Beating the Classroom
Having recently stepped down as the APA’s Dean of Drama, theatre veteran Tang Shu-wing talks to Edmund Lee about Beating the Classroom, his new non-verbal comedy.
It is purely coincidental that Tang Shu-wing’s first post-teaching show – after leaving his job as the Dean of Drama at the HKAPA in August – should be an extreme display of classroom anarchy. The idea of staging the non-verbal physical comedy actually came to him in 2008, when Tang directed a Cantonese adaptation of the French farce, Georges Feydeau’s Le Dindon, with a large cast of APA students. “It was a great time doing that play, and the next thing I thought was: can we do a comedy with less actors and no dialogue?” the celebrated theatre director says of the roots of his latest work. “I’ve been wanting to do a comedy for some time, because I haven’t done many of them in the past decade.”
An energetic mix of clowning, acrobatics and Stomp-like percussion sessions, Beating the Classroom may be seen as something of a novelty in Hong Kong’s relatively conservative theatre scene. This type of dialogue-free performance – to be distinguished from mime (which involves the creating of illusion through imaginary props) – is indeed no stranger to Tang, who performed in a two-actor, non-verbal play, the Ho Ying-fung-directed Two Civil Servants in a Skyscraper, back in 1993. Seven years later, Tang would take the director’s seat in another speech-free drama, The Hour We Knew Nothing of Each Other, by the Austrian playwright Peter Handke. “It was quite a challenge to the audience,” says Tang of those performances at Kwai Tsing Theatre Auditorium in 2000, “because not a word was spoken throughout the show.”
You might be tempted to say the same about the director’s new work, although having sat in a run-through in late November we are relieved – or sorry, depending on what you’re expecting – to report that Classroom will prove to be the least challenging watch that Tang has created for quite a while. Set around an after-school detention session in which three naughty boys are joined by an adorable female classmate and a fiery teacher, the show offers a series of spectacles where classroom mayhem is played out in comically exaggerated manners. The unusual nature of the show is fully reflected in the casting.
“I have quite a lot of requirements when it comes to picking the actors,” Tang explains. “Some of them need a great musical sense for the percussions, and some have to be really good at doing acrobatic flips.” Apart from guest performance segments by the award-winning B-boy Monkey J, Classroom revolves around a five-actor cast that includes three APA graduates and two rather special athletes: while one of the students is played by former Mr Hong Kong finalist Zico Hau, now an instructor at Trickstation (a studio specialising in martial arts tricking and the Brazilian art form of Capoeira), the class teacher is played by the inimitable Lisa Cheng, a habitual winner in speed climbing and bodybuilding competitions who was named the World Women Model Physique champion last year.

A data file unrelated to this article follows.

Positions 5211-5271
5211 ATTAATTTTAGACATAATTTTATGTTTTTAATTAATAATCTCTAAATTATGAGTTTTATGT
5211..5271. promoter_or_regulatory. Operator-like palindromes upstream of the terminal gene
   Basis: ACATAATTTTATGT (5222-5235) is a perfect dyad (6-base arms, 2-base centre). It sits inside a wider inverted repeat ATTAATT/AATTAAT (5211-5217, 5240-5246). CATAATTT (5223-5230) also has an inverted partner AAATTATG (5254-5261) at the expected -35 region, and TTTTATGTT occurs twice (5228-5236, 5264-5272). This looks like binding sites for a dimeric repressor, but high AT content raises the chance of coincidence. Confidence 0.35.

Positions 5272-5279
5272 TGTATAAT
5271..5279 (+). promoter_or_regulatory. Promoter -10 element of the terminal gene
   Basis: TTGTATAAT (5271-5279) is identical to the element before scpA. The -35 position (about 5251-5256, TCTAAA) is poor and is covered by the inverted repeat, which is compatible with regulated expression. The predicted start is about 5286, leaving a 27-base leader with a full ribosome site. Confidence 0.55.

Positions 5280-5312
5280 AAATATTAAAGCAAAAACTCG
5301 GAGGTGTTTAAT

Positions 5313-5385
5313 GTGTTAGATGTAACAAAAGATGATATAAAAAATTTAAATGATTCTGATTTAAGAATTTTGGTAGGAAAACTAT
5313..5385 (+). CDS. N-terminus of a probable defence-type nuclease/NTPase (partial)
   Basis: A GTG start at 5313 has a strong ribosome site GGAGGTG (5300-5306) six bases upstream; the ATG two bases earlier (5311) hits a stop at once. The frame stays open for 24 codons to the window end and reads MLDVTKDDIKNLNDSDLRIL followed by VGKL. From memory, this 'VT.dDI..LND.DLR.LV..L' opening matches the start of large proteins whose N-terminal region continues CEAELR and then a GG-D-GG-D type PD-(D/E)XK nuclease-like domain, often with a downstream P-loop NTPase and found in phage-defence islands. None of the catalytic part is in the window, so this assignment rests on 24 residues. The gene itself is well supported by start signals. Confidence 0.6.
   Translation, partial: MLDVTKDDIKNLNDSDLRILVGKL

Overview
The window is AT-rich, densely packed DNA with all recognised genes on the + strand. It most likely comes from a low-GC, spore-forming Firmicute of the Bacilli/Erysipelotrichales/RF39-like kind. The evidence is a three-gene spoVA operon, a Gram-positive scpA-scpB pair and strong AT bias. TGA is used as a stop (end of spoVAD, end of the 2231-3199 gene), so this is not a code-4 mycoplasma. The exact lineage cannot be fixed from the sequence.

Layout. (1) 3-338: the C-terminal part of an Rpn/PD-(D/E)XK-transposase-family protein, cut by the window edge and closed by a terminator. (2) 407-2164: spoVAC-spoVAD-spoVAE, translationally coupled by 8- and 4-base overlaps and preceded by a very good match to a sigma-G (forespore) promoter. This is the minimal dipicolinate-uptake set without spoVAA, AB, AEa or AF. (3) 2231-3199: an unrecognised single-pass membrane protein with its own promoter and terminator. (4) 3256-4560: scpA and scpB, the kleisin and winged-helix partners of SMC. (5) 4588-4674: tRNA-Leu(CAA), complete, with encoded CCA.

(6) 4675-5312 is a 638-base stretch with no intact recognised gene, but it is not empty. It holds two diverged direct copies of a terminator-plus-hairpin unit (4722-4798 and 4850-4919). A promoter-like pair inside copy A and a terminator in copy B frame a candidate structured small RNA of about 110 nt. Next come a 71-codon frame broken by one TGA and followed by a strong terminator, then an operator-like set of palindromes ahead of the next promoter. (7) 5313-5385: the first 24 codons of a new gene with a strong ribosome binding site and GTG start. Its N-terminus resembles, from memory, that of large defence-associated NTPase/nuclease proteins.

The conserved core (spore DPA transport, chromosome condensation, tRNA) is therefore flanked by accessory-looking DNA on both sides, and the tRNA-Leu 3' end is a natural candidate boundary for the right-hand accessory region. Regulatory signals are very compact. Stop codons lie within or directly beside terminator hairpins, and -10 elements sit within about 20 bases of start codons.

After all those pure adrenaline rushes, Tang will next be returning to more intellectually challenging, if no less physically intense, territory, when rehearsals begin in January for his widely acclaimed minimalist adaptation of Shakespeare’s Titus Andronicus. Primarily based on the drama-oriented version featured at the 2008 Hong Kong Arts Festival (with elements of 2009’s narration-based 2.0 version added in), the ‘new’ production will be presented at April’s HKAF, before taking the stage at Globe to Globe, the World Shakespeare Festival of the Globe Theatre in the 2012 London Cultural Olympiad. After that, Tang will lead the same cast of actors on a tour for Titus Andronicus 2.0, to London, Norway and Beijing.
Already with performance engagements running up to mid-2012, Tang says, very much unsurprisingly, that he’ll continue to develop his craft in minimalist and physical theatre in the foreseeable future. For now, though, the theatre veteran is merely enjoying his new-found liberty as a full-time artist. “I’d been working at the APA for more than seven years, so it’s probably time to take a break. It’s never good for an artist to stay in the same organisation for too long,” says Tang, when asked about his decision to vacate his teaching position. “At the end, I realised that I was more interested in creating new works. I mean, I could handle the administrative tasks [at APA], but when I thought about it, the creative process is still what I love most.”
Beating the Classroom 打轉教室 is at Arts Centre’s Shouson Theatre from Dec 15-18. Titus Andronicus 泰特斯 is performed at APA’s Amphitheatre on Apr 20 & 21, in Cantonese with English scene synopsis. Tickets: 2734 9009; www.urbtix.hk.